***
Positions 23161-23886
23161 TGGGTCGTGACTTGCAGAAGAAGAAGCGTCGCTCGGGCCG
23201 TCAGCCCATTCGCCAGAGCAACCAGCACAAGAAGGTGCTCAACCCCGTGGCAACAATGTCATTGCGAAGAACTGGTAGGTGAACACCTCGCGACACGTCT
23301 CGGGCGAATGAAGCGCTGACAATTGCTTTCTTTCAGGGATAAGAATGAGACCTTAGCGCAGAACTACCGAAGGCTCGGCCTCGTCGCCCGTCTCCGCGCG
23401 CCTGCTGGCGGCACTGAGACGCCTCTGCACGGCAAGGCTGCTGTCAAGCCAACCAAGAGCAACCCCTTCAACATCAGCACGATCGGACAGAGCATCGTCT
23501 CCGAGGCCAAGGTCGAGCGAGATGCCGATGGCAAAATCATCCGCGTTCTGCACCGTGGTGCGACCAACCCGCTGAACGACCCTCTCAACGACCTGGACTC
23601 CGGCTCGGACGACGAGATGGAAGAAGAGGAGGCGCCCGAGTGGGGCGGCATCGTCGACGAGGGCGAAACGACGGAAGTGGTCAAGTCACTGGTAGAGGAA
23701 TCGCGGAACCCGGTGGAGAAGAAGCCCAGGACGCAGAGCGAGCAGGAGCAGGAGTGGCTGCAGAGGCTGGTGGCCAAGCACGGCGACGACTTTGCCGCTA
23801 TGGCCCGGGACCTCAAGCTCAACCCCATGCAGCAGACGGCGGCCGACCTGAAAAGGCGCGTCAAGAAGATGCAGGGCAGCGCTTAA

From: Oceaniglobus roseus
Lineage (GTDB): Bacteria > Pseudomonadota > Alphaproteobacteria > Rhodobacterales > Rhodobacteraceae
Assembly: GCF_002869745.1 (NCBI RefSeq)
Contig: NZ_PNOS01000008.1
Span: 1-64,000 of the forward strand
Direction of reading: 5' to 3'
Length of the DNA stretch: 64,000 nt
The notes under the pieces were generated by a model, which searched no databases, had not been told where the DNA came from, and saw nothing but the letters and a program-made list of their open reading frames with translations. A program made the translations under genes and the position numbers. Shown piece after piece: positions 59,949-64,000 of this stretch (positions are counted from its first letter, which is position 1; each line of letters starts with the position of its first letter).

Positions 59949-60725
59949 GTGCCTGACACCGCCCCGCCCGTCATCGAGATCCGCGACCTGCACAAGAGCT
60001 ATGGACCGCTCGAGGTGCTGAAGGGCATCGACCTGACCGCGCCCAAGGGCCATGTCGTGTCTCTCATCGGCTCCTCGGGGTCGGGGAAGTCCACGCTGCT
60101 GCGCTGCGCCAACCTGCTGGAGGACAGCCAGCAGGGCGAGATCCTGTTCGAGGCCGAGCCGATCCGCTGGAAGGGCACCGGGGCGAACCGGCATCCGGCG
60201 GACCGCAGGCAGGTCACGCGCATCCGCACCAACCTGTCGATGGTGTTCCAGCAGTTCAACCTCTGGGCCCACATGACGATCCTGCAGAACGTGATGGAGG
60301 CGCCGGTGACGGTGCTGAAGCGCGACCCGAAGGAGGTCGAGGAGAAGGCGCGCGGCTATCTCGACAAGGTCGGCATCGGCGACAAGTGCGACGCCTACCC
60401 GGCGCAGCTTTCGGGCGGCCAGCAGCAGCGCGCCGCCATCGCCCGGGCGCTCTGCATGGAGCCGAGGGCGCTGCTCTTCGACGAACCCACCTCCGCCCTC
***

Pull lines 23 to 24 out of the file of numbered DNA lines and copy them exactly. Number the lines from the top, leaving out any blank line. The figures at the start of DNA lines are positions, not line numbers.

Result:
60301 CGCCGGTGACGGTGCTGAAGCGCGACCCGAAGGAGGTCGAGGAGAAGGCGCGCGGCTATCTCGACAAGGTCGGCATCGGCGACAAGTGCGACGCCTACCC
60401 GGCGCAGCTTTCGGGCGGCCAGCAGCAGCGCGCCGCCATCGCCCGGGCGCTCTGCATGGAGCCGAGGGCGCTGCTCTTCGACGAACCCACCTCCGCCCTC